Book Review: Crossings by Melissa Inouye
Crossings: A Bald Asian-American Latter-day Saint Woman Scholar’s Ventures Through Life, Death, Cancer & Motherhood (Not Necessarily In That Order). Melissa Wei-Tsing Inouye. BYU Maxwell Institute/Deseret Book (2019).
Last weekend, at the annual Exponent retreat, I spoke with a woman just slightly younger than me who was attending the retreat for the first time. She was earnest and thoughtful and we fell into an easy conversation that quickly began exploring some of our personal struggles. Much of what she said sounded exactly like the battles I have in my own head and, while we shared a little advice, mostly we just listened to one another and nodded our heads in empathy.
At one point she asked me if I feel like I belong in my ward. I laughed. Truthfully, much of what I struggle with as Mormon feminist is the question of whether my fellow ward members want me to be there. Mormons often don’t feel like a natural fit to be my people. But I also realize that I do best with the Church when I am up close and personal, putting my energy into listening to and serving the person right in front of me. In a society that is increasingly splintered into homogenous demographic groups, it’s good for me to work closely with people I disagree with politically, theologically, socially, and sometimes even morally. It forces me to be uncomfortable enough to learn how to really love people.
Reading Melissa Wei-Tsing Inouye’s new book Crossings captures this difficult but beautiful aspect of community in the Church. The subtitle, A Bald Asian American Latter-day Saint Woman Scholar’s Ventures Through Life, Death, Cancer, and Motherhood (Not Necessarily in That Order, points to the particularism of her writing: she’s not standing at a great distance, writing about ideas that are separate from lived reality. She is sharing her individual journey, how her faith and religion have guided her down a certain life path that is both hard and joyful.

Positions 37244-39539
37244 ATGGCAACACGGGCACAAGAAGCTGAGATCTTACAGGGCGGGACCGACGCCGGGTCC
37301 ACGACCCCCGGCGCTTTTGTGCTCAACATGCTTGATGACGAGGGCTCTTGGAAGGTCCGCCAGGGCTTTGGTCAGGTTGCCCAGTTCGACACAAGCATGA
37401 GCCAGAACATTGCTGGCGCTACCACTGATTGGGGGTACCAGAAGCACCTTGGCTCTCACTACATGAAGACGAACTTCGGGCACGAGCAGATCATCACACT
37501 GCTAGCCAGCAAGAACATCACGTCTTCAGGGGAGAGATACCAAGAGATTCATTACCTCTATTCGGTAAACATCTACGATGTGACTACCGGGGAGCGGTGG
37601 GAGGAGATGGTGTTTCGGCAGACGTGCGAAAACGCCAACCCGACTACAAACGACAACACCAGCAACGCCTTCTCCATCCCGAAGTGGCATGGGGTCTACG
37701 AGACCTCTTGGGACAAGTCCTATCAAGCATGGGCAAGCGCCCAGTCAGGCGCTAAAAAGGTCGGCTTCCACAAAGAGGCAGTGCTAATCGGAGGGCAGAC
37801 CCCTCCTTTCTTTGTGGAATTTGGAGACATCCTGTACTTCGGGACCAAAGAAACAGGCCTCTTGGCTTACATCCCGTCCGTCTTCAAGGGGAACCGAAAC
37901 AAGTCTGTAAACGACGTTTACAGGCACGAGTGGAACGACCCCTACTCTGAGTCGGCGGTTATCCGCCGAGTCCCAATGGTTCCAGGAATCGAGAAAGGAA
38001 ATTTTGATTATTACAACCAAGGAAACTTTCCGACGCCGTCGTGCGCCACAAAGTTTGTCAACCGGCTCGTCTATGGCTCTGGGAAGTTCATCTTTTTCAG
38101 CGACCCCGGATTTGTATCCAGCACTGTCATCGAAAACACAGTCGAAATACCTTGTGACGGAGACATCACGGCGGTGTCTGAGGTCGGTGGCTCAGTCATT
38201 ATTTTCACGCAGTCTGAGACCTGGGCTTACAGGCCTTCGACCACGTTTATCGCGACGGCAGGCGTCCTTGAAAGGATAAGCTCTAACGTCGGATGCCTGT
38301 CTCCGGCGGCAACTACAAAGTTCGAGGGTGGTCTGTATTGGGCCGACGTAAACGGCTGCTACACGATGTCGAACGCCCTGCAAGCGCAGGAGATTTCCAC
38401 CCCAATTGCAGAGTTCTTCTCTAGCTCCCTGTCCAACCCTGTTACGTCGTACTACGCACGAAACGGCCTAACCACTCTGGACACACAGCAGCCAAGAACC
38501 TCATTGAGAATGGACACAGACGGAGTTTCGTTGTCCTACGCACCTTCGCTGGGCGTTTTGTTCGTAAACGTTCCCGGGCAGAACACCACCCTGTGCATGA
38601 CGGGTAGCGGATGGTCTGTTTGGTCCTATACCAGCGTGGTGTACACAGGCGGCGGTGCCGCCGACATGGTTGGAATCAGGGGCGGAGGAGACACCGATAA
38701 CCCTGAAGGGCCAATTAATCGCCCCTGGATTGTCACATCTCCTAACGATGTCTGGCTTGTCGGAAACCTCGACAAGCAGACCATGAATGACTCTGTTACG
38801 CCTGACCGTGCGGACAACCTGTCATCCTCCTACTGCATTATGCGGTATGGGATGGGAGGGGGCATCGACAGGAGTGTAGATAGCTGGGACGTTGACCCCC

Melissa seems less concerned with theory and more with the truth that emerges from experiential religion. We see God in her life because she allows us to be up close and personal in moments of her mission, her pregnancies, her conversations with friends, and her treatment for cancer. I was surprised and intrigued by the inclusion of her annual family Christmas letters, a little insight into her young family’s growth. While the family moves around East Asia and New Zealand, the letters and essays actually emphasize the mundane—and that it is in the mundane that the most sacred experiences occur.
More than any other message, my takeaway from the book is that Melissa believes that if anything will save us during this particularly challenging time in Church and world history, it will be relationships. She writes in the introduction, “It is through relationships with others, particularly those we behold on the other side of a large divide, that Jesus Christ calls on us to demonstrate faith the first and second great commandments” (p. 11). Crossings gives one wise woman’s particular example—with all her humor, wisdom, songs, parables, advice, and experiences folded in—of how, in very real and daily ways, to make those relationships happen. As someone trying to build Zion through those one-on-one interactions, I couldn’t be more grateful to have someone like Melissa engaged in the work, teaching us all how to do it with grace.